As regular readers of this blog know, we are very interested in the pros and cons of psychiatric diagnosis. We try to discuss this issue in an accessible way and reach as broad an audience as possible. It was a great pleasure, therefore, to be invited by Lewes Skeptics (a Sussex branch of the Skeptics in the Pub network) to give a talk about mental illness, diagnosis, and some of the controversies raised by the new version of the psychiatric classification manual DSM-5. We’ve since been asked to make the talk available more widely, so we’ve posted it below. It’s a video of the slides, accompanied by a soundtrack recorded on the night.

It was interesting to see that the event sold out in a few days. Since we’re hardly big names, we hope this says something about the level of public interest in mental health. The same happened the last time that the Skeptics put on a mental health-related talk (by psychiatrist Joanna Moncrieff), so something clearly strikes a chord. On the night of our talk the room was jammed, the temperature was hot and the controversy even hotter! Actually that last bit isn’t true. The debate was conducted in the most civil and decorous manner – not always easy when passions on this topic can run high.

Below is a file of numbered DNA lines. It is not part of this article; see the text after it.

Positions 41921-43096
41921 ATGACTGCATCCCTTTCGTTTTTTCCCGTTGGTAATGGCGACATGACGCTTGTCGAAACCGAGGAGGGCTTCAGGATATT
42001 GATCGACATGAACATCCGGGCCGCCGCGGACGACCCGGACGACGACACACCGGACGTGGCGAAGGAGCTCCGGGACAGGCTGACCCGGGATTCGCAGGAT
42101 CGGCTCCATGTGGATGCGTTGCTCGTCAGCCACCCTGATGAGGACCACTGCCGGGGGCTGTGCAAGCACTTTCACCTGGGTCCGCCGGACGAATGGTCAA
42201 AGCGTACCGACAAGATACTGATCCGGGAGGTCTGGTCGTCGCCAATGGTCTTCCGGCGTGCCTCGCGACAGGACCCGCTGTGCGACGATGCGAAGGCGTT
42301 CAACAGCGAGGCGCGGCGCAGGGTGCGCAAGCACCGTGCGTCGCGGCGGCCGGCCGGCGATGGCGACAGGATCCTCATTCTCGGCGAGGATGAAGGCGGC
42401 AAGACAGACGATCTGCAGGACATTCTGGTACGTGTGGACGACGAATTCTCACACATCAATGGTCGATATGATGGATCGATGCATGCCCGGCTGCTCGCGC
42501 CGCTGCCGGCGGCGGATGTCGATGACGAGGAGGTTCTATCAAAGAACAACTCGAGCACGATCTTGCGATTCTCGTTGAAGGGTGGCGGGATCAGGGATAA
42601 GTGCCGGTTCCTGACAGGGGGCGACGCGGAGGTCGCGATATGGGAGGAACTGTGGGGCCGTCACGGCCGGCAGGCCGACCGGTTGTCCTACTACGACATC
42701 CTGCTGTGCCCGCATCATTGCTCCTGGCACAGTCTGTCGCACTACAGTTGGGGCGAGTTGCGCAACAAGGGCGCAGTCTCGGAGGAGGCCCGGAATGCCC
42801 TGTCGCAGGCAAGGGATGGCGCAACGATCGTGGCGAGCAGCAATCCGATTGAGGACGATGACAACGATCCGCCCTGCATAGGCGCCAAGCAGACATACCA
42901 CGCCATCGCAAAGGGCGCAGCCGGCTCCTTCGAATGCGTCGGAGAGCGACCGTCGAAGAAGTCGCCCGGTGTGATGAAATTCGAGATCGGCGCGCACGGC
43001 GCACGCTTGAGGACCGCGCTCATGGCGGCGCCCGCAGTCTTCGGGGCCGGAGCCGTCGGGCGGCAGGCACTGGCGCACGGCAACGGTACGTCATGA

We’d like to thank Lewes Skeptics (and in particular Eugene Gill) for hosting the event, and for their commitment to promoting public engagement with important topics. If you want to know more follow them @LewesSkeptics on Twitter. We are also grateful to John Warburton man of many parts, two of which were his very strong forearms. The fortitude with which he acted as a human boom for the recording equipment was admirable. Thanks also to the audience. The pub patrons of Lewes are clearly a thoughtful lot.

You can view the video either in the embedded version below:

There is also a recording of the discussion following the talk. The quality is slightly more variable as questioners were sitting in different parts of the room. The Q&A audio is available on Sound Cloud.

By Anne Cooke and John McGowan